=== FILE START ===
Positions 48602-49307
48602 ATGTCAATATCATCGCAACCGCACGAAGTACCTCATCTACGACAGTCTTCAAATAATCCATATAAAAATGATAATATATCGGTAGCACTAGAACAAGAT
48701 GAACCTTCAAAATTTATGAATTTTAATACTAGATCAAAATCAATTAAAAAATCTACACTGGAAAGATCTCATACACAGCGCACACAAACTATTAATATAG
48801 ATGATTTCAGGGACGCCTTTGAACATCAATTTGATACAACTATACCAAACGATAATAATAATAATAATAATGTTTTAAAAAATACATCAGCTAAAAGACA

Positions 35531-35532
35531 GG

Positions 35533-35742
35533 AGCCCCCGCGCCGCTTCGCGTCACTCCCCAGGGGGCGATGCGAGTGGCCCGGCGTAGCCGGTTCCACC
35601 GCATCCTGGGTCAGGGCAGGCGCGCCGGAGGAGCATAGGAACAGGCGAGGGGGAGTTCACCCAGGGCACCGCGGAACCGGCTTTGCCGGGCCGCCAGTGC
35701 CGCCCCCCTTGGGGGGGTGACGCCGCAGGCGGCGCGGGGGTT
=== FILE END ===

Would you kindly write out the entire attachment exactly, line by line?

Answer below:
Positions 48602-49307
48602 ATGTCAATATCATCGCAACCGCACGAAGTACCTCATCTACGACAGTCTTCAAATAATCCATATAAAAATGATAATATATCGGTAGCACTAGAACAAGAT
48701 GAACCTTCAAAATTTATGAATTTTAATACTAGATCAAAATCAATTAAAAAATCTACACTGGAAAGATCTCATACACAGCGCACACAAACTATTAATATAG
48801 ATGATTTCAGGGACGCCTTTGAACATCAATTTGATACAACTATACCAAACGATAATAATAATAATAATAATGTTTTAAAAAATACATCAGCTAAAAGACA

Positions 35531-35532
35531 GG

Positions 35533-35742
35533 AGCCCCCGCGCCGCTTCGCGTCACTCCCCAGGGGGCGATGCGAGTGGCCCGGCGTAGCCGGTTCCACC
35601 GCATCCTGGGTCAGGGCAGGCGCGCCGGAGGAGCATAGGAACAGGCGAGGGGGAGTTCACCCAGGGCACCGCGGAACCGGCTTTGCCGGGCCGCCAGTGC
35701 CGCCCCCCTTGGGGGGGTGACGCCGCAGGCGGCGCGGGGGTT